BEST Dental Crowns & Tooth Caps

An esthetic yet functional restorative treatment for your smile!

What Is a Dental Crown?

Dental crowns are custom-fitted tooth caps designed to cover and protect broken or weakened teeth, enhancing both aesthetics and functionality. They are an excellent solution for teeth that have suffered extensive decay, fractures, or have been significantly worn down. Our porcelain dental crowns are tailored to match the color and shape of your natural teeth, ensuring a seamless and natural-looking restoration.

How Much Do Crowns Cost?

Wondering how much crowns cost? The average cost of a porcelain dental crown starts around $1200 per tooth because of the work involved with shaping and fitting a crown however, the cost can vary based on other factors. 

Asking “how much do dental crowns cost?”, can be a general question as the answer depends on where the tooth is and the tooth cap material. In general, dental crowns can range between $1000 – $2000. For example, porcelain crown costs differ from the cost of a full metal crown. A crown for one of your molars might cost more – or less – than a front tooth crown costs.

Everyone’s teeth are different, and the only way to definitively answer how much a tooth cap costs is first to schedule an exam so Dr. Gretzula can recommend the best course of treatment for you. When it is deemed that a crown is medically necessary for your oral health, your dental insurance should cover the costs of teeth cap prices.

Why Do I Need a Crown?

Depending on the amount of decay or damage, the tooth might not be salvageable, in which case a dental implant might be the better option for tooth replacement.

There are advantages to either treatment course; the cost of a dental implant … Click to open this link in the same window … is more expensive than a crown, but they typically last longer than crowns.

Types of Dental Crowns
  • Full metal — This type of crown is usually the most cost-effective and longest-lasting. Gold is the most commonly used metal which is very gentle on the opposing teeth. If esthetics are a concern, this is not the crown to choose.

  • Porcelain fused to metal — This type of porcelain crown combines the strength of metalcore with the esthetics of porcelain overlay. By adding the porcelain to the metal it allows color matching of the surrounding teeth.

  • Full porcelain — This type of porcelain crown is the most esthetically pleasing but maybe the most costly as well. Because there is no metal used, it can reflect light better and produce a more lifelike result. This type of crown may not be suitable for people who grind their teeth heavily.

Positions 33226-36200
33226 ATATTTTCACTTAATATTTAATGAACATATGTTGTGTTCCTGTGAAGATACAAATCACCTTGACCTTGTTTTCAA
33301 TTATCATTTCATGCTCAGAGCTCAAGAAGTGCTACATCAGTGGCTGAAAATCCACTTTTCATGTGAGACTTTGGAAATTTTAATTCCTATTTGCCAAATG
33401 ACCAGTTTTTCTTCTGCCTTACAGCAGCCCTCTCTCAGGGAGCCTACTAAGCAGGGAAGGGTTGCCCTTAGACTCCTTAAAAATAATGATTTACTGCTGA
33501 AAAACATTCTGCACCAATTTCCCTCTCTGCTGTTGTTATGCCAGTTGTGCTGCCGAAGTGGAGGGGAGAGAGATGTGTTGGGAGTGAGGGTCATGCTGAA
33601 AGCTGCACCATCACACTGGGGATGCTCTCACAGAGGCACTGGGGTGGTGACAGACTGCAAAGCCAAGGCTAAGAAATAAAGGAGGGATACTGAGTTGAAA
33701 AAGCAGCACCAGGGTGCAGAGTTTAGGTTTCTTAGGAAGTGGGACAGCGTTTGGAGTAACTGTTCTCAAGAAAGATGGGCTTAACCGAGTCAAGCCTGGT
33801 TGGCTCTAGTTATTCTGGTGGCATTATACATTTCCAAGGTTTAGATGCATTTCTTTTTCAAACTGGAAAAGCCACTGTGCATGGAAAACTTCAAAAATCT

Before and After Results for Porcelain Dental Crowns

There are many ways that you can deal with cracked or broken teeth.

A porcelain dental crown is a great option to help repair your smile. The results of a porcelain crown can be quite dramatic and beautiful, especially porcelain crowns for the front teeth. These before and after pictures of some of our porcelain crown patients help to show how effective dental crowns can be.

The before and after of a patient who underwent dental crown treatment
The before and after of a patient who underwent dental crown treatment

Precautions for Temporary Crowns

What you need to know.

Porcelain bridges may mimic natural tooth esthetics very nicely, because the Temporary dental crowns are made of acrylic or a similar material. They are placed to protect the prepared tooth and prevent the bite from changing while waiting for the permanent crown. Here are some guidelines to help keep your temporary crown in place:

  • Always avoid sticky or hard foods with temporary crowns, and try to avoid chewing on the side with the temporary crown.
  • Brush and keep the tooth clean with floss. Try to pull the floss out of the side of the tooth to prevent dislodging the crown.

Some people may experience tooth sensitivity, especially to temperature. Be sure to call your dentist should the temporary crown come off.

Dental Crowns FAQ

Dr. Gretzula shares her knowledge.

  • How Are Crowns Placed?

    First visit — The dentist will usually administer a local anesthetic (Novocain) and shape the existing tooth that is to support the crown. A mold (impression) is made of the prepared tooth as well as the adjacent and opposing teeth. This ensures that the crown will fit the other teeth properly. A temporary crown will be placed over the prepared tooth until the permanent one is ready.

    Second visit — The dentist may administer local anesthetic. The dentist removes the temporary crown and cleans the tooth. The fit and color are checked, and an X-ray … Click to open this link in the same window … may be taken to ensure the fit between the teeth and below the gum is correct. The crown is then cemented with durable, long-lasting cement. The new crown may feel strange at first, or the tooth may feel slightly sensitive. These feelings should subside within a week after the mouth adapts to the new crown.

  • How Long Does a Crown Last?

    The life expectancy of a crown is 5-15 years, depending on several factors. Crowns may need to be replaced for a number of reasons, such as chipping the crown, wear on the crown or decay around the crown. Remember to care for the crown the way you’d care for the rest of the teeth. Crowned teeth are still prone to gum disease … Click to open this link in the same window … and decay and should be brushed and flossed daily.

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